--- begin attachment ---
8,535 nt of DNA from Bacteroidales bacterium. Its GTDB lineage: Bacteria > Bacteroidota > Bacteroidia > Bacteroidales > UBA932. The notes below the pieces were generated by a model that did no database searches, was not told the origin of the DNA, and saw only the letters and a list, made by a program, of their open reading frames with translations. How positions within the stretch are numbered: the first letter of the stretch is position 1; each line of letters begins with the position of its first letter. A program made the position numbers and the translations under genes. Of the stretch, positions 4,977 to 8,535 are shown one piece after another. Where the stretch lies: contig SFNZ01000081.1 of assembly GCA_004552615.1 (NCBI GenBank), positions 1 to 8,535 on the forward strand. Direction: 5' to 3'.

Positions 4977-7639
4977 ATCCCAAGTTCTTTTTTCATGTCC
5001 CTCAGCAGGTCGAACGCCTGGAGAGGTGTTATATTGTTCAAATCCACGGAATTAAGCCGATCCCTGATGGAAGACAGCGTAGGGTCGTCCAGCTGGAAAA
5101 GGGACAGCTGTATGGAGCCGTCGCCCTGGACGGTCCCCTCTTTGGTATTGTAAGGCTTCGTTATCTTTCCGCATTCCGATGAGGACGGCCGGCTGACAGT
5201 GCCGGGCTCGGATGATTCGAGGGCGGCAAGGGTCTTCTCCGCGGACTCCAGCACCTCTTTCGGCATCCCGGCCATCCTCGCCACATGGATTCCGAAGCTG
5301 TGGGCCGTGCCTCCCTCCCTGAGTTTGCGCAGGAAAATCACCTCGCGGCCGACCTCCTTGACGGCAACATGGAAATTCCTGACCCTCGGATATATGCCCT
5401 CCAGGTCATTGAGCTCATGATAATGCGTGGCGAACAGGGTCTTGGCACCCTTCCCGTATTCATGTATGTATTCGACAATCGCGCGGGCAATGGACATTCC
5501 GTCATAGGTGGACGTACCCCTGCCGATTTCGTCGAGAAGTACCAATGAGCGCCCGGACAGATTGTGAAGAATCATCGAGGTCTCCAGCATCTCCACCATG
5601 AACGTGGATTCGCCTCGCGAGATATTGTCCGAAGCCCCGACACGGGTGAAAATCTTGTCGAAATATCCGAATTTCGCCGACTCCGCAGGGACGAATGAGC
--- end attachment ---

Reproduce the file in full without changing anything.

8,535 nt of DNA from Bacteroidales bacterium. Its GTDB lineage: Bacteria > Bacteroidota > Bacteroidia > Bacteroidales > UBA932. The notes below the pieces were generated by a model that did no database searches, was not told the origin of the DNA, and saw only the letters and a list, made by a program, of their open reading frames with translations. How positions within the stretch are numbered: the first letter of the stretch is position 1; each line of letters begins with the position of its first letter. A program made the position numbers and the translations under genes. Of the stretch, positions 4,977 to 8,535 are shown one piece after another. Where the stretch lies: contig SFNZ01000081.1 of assembly GCA_004552615.1 (NCBI GenBank), positions 1 to 8,535 on the forward strand. Direction: 5' to 3'.

Positions 4977-7639
4977 ATCCCAAGTTCTTTTTTCATGTCC
5001 CTCAGCAGGTCGAACGCCTGGAGAGGTGTTATATTGTTCAAATCCACGGAATTAAGCCGATCCCTGATGGAAGACAGCGTAGGGTCGTCCAGCTGGAAAA
5101 GGGACAGCTGTATGGAGCCGTCGCCCTGGACGGTCCCCTCTTTGGTATTGTAAGGCTTCGTTATCTTTCCGCATTCCGATGAGGACGGCCGGCTGACAGT
5201 GCCGGGCTCGGATGATTCGAGGGCGGCAAGGGTCTTCTCCGCGGACTCCAGCACCTCTTTCGGCATCCCGGCCATCCTCGCCACATGGATTCCGAAGCTG
5301 TGGGCCGTGCCTCCCTCCCTGAGTTTGCGCAGGAAAATCACCTCGCGGCCGACCTCCTTGACGGCAACATGGAAATTCCTGACCCTCGGATATATGCCCT
5401 CCAGGTCATTGAGCTCATGATAATGCGTGGCGAACAGGGTCTTGGCACCCTTCCCGTATTCATGTATGTATTCGACAATCGCGCGGGCAATGGACATTCC
5501 GTCATAGGTGGACGTACCCCTGCCGATTTCGTCGAGAAGTACCAATGAGCGCCCGGACAGATTGTGAAGAATCATCGAGGTCTCCAGCATCTCCACCATG
5601 AACGTGGATTCGCCTCGCGAGATATTGTCCGAAGCCCCGACACGGGTGAAAATCTTGTCGAAATATCCGAATTTCGCCGACTCCGCAGGGACGAATGAGC